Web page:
Stark County Illinois Obituaries and Death Notices

Cynthia C. (Stone) Carpenter

Margaret (Frail) Carstairs

Walter Nolan Champion

Jane (McLean) Cinnamon

Mrs. Ed. (Corbin) Clark

Child of Elisha Clark

Pressley Colwell

Elizabeth Godfrey Cowperthwaite

Martha Cowperthwait

Nathan Monroe Cox

Susie Meriam Cox

Velona (Aten) Cromien

Cynthia C. (Stone) Carpenter

From the Stark County News

June 11, 1891

Cynthia C. Carpenter

CARPENTER--Cynthia C., at Galva, Sunday, June 7, 1891, of Bronchial consumption, aged 47 years, 6 months and 19 days.

Cynthia C. Stone was born November 18, 1843, in the town of Kent, Litchfield county, Conn., and came to Illinois with her parents, Daniel D. and Sarah L. Stone, October 21, 1855, and settled in Stark county, where the greater part of her life was spent. She was married to Orren Maxfield January 25, 1865. In a few short years his health failed and she was left with three small children to care for. She was married to John Carpenter January 12, 1888. Mr. Carpenter, with her son Edwin Maxfield, and her daughters, Katie Maxfield of Bloomington, and Mrs. Harry Alter, of Chicago, an aged mother and her sister, Mrs. Mason Stouffer, of Toulon, survive her.

The funeral services were held in the M. E. church at Galva Tuesday morning at 9 o'clock, the Rev. R. D. Russell, of Toulon, officiating. After the services in the church the body was brought to Toulon and laid in the cemetery here. Mrs. Carpenter united with the Baptist church about twenty years ago, during a revival held by Elder Welcher. - Contributed by Karen Seeman

Margaret (Frail) Carstairs

Stark County News

May 30, 1945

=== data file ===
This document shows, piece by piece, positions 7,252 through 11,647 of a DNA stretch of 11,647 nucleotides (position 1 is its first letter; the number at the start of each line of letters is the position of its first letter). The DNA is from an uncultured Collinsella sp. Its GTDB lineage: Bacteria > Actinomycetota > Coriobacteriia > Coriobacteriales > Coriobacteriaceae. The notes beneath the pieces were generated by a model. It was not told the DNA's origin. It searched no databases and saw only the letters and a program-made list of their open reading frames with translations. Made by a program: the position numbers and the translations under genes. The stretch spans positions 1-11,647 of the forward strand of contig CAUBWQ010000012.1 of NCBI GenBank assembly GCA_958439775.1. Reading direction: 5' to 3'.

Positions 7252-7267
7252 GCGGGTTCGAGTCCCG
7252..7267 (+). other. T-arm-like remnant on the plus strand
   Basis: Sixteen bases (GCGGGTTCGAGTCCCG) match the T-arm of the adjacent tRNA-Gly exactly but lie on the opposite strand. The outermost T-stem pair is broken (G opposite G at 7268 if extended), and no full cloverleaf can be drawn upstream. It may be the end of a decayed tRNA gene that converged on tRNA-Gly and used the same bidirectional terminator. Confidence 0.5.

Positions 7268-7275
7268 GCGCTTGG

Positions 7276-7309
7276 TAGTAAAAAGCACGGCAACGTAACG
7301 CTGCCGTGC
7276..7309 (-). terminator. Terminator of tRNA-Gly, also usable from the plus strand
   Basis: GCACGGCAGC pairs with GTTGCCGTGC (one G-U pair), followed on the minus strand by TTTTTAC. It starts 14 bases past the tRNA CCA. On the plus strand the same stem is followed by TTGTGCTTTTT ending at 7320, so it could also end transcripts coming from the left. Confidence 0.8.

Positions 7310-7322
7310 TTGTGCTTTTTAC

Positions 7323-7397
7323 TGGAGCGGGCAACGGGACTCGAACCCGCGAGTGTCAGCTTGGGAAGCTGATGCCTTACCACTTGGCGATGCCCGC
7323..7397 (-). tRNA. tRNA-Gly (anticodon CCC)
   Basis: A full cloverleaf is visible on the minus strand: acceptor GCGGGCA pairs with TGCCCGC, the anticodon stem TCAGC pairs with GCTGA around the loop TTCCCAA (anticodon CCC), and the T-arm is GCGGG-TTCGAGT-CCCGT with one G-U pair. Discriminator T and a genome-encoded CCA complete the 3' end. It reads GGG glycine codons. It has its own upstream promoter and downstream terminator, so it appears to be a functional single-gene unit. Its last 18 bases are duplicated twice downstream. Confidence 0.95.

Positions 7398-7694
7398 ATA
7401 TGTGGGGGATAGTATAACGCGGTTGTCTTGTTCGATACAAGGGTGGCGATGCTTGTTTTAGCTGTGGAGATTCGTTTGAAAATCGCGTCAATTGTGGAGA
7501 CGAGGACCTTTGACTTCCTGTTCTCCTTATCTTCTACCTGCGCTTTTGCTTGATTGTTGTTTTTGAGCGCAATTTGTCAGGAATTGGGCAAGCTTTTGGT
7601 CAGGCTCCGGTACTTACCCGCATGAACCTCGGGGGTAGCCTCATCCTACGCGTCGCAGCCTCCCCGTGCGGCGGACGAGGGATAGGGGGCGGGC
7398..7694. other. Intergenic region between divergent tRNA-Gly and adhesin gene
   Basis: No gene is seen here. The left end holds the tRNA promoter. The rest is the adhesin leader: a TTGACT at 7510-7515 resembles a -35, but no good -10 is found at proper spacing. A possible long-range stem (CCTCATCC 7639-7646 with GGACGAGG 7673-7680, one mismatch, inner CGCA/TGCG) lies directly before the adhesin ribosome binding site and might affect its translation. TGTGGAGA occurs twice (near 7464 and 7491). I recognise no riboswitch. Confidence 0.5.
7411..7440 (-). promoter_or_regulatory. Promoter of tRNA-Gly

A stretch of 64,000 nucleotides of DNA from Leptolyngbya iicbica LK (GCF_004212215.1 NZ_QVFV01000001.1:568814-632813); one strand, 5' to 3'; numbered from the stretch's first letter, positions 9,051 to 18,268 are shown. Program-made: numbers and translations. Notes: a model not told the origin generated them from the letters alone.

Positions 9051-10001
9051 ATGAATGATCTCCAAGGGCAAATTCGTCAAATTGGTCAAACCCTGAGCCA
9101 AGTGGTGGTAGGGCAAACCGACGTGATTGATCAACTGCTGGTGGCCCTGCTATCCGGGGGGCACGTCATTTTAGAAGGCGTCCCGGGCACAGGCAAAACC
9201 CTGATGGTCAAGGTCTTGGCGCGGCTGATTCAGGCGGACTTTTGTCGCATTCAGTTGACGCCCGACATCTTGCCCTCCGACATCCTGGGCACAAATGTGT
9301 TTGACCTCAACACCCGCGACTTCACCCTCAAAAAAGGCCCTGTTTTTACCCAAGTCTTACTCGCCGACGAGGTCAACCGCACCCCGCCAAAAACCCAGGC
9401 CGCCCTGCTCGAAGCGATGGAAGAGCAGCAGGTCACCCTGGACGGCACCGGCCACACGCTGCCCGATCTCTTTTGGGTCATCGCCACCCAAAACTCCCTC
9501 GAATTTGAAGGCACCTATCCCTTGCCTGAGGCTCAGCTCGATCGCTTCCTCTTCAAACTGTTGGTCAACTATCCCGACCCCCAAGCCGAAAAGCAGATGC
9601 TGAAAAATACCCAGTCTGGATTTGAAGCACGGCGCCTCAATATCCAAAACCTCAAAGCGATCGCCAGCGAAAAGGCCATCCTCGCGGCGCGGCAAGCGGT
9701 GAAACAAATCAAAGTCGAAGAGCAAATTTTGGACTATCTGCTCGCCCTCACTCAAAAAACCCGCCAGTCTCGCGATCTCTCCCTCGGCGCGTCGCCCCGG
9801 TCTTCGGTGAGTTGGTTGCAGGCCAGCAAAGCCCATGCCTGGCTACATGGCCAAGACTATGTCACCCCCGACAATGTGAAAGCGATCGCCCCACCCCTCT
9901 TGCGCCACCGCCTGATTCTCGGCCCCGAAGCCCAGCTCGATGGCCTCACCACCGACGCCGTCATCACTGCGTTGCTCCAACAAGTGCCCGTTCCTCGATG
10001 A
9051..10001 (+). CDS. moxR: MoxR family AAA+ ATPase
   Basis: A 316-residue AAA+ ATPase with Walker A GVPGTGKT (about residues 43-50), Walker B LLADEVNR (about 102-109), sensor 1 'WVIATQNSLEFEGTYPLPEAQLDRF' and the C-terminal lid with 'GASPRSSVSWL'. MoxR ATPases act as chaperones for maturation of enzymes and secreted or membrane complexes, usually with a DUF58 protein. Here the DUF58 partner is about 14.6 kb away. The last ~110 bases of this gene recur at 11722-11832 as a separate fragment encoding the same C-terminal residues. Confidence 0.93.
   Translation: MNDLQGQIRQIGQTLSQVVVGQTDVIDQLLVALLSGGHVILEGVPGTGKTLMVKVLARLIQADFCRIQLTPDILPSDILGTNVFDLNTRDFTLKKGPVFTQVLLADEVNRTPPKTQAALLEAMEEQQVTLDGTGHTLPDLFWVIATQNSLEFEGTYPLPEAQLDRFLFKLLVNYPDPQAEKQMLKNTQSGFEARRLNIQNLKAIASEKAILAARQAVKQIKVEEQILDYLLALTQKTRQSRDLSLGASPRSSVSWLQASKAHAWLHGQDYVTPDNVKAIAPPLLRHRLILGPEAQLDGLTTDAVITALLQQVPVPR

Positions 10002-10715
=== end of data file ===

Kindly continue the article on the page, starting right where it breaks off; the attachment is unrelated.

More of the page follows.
Mrs. Margaret Carstairs

Funeral services for Mrs Margaret Frail Carstairs, 88, for 76 years a resident of the Toulon and Lafayette communities, were held at 2:30 Sunday afternoon at the Kidd Funeral Home in this City. Mrs Carstairs passed away at 5 o'clock Friday morning at the Mennonite Hospital in Bloomington where she had been a patient the past three weeks.

Rev. Ludwig Emigholz, pastor of Kewanee First Congregational Church, was in charge of the services and pallbearers were H.W. Rice, Rollin Rice, John Montgomery and Burt W. Eltzroth, of Toulon, and Elmer Damaske and Ellis Lindstrom, of Kewanee.

Interment was in the Lafayette cemetery.

Margaret, daughter of Barnabas and Jane Fairchild Frail, was born July 2, 1856, in Toulon, and was aged 88 years 10 months, and 23 days at the time of death.

She was married April 17, 1894, to David Carstairs and to this union were born two children, Katherin, now Mrs C.H. Adolph, of Normal and a son David. Both her husband and son preceded her in death.

With the exception of three years in Arizona and five years in Tacoma, Washington, Mrs Carstairs was a resident of Toulon and Lafayette communities for 76 years. In 1932 she went to make her home with her daughter, Mrs. Adolph, at Normal. - Contributed by Karen Seeman

Walter Nolan Champion

The Bradford Republican

March 5, 1941

"Walter N. CHAMPION, a well and widely known farmer of this community, passed away at night, Wednesday, at his home ...thwest of town, his death being ..lm and unexpected, being attributed to a heart attack. Although Mr. CHAMPION's health had not been the best for the past two years he was able to be about the farm as usual until only a short time before his death.